I have a shapefileA that has 13 points. Each of these points is coded with a unique ID from A to M.

I created 10 different buffers (representing different distances) around each point via the multiple ring buffer (analysis). I now have a shapefileB that shows all of the buffers around each of the 13 points.

I have another shapefileC that contains thousands of points, where each point is associated with a unique code (A-M) that corresponds to a single point in shapefileA. For example, a query of “ID = A” for the shapefiles will show the one point in shapefileA, the particular set of buffers in shapefileB, and the multiple points associated (that fall within the buffers) with it in shapefileC.

Here is where I need help. What is the most efficient way, via python, to find how many points are within each buffer band for each unique ID, and then updating a new field (in shapefileB) with the number? I know I need a cursor to go through each row, then a select by location, then a count of points, and finally a new field calculation to show the sum of points within the specific distance buffer for the specific ID.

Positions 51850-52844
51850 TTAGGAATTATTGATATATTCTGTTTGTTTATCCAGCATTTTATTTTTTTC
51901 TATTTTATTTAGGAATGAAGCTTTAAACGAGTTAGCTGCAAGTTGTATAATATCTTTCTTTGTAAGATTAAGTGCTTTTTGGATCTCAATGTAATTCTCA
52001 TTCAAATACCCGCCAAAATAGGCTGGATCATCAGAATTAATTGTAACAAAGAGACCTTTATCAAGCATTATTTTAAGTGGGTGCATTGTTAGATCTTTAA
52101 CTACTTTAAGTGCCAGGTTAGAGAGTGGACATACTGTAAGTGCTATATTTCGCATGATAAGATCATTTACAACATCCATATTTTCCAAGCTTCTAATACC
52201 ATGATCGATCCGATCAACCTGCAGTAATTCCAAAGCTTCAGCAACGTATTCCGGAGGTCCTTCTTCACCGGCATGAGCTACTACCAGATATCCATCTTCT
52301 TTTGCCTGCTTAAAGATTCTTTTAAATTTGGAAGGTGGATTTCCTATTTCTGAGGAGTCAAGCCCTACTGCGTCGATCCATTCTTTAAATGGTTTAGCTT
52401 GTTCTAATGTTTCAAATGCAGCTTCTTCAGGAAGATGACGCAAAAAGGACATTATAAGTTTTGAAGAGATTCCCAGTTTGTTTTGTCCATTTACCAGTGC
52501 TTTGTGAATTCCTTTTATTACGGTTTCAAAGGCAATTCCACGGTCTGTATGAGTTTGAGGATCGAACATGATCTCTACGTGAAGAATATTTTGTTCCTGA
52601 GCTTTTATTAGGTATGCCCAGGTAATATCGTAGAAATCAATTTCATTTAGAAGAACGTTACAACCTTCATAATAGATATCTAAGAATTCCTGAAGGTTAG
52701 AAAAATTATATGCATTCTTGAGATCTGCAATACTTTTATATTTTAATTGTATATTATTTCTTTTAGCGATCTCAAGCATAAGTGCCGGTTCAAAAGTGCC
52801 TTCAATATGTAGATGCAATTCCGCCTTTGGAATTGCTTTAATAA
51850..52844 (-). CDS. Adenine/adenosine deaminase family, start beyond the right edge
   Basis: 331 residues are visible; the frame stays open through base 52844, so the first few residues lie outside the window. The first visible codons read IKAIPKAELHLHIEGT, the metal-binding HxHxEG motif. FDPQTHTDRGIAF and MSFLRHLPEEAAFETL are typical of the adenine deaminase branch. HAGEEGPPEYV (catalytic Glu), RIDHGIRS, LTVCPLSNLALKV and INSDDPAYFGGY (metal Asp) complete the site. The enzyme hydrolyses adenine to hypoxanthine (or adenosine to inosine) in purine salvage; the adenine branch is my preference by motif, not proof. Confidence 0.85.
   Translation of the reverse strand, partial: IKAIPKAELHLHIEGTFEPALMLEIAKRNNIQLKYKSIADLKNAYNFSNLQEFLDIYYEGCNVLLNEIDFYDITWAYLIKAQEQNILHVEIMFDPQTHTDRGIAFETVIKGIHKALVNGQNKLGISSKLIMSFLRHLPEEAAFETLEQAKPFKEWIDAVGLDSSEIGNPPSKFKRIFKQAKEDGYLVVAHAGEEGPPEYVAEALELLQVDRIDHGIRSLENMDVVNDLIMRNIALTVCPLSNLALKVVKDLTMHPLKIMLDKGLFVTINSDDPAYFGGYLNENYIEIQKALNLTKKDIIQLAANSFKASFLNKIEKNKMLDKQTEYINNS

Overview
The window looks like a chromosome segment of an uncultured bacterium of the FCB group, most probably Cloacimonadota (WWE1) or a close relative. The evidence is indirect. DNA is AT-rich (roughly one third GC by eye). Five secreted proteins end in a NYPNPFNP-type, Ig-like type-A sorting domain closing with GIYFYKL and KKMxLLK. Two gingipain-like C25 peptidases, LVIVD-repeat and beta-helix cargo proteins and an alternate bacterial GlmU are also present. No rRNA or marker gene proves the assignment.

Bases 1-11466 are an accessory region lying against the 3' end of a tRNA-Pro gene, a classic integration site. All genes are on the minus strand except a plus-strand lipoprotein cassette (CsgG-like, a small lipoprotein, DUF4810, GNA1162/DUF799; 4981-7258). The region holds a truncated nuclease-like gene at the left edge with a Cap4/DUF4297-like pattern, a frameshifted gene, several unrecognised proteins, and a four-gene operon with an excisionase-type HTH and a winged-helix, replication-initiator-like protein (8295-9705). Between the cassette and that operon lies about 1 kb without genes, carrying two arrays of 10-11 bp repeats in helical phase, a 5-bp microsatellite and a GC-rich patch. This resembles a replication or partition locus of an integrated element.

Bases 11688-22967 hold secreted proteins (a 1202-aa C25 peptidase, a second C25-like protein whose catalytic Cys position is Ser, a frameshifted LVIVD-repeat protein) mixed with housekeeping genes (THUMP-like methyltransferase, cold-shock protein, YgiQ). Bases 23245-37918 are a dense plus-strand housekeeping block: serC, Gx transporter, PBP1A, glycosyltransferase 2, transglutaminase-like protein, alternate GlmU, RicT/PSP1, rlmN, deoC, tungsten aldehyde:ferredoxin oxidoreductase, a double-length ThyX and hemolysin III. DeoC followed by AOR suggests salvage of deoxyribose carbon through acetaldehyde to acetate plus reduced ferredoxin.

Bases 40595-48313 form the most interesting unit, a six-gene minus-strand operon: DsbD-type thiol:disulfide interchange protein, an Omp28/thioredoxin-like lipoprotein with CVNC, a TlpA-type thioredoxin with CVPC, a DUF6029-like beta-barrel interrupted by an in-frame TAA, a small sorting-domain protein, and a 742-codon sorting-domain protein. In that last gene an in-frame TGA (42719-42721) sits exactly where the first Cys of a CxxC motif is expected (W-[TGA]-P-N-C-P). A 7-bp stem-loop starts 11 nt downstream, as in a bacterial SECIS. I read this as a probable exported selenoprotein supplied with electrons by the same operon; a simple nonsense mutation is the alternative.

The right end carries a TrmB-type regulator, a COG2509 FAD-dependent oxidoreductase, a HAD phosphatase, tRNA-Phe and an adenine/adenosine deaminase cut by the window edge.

I’m not good with nesting cursors, and it seems like this is what I’ll need.

1 Answer 1


I think spatial join will do this...

Set Target as shapefileB, join as shapefileC.

Add a numeric field and set the merge rule to count.

Match option as INTERSECT.

Do you want to count all of the points that land in each buffer circle (the above does this) or only the ring of area between the previous and current? If the latter, you will need to minus the count from preceding buffers.

  • Thanks, DMusketeer. I didn't realize the spatial join (analysis) has a default count field. I'll have to check this out when I get home. Can anyone confirm this is the most efficient route to go?
    – Dane
    Aug 19, 2015 at 14:27
  • 1
    @Dane Similar Question
    – DMusketeer
    Aug 19, 2015 at 15:14

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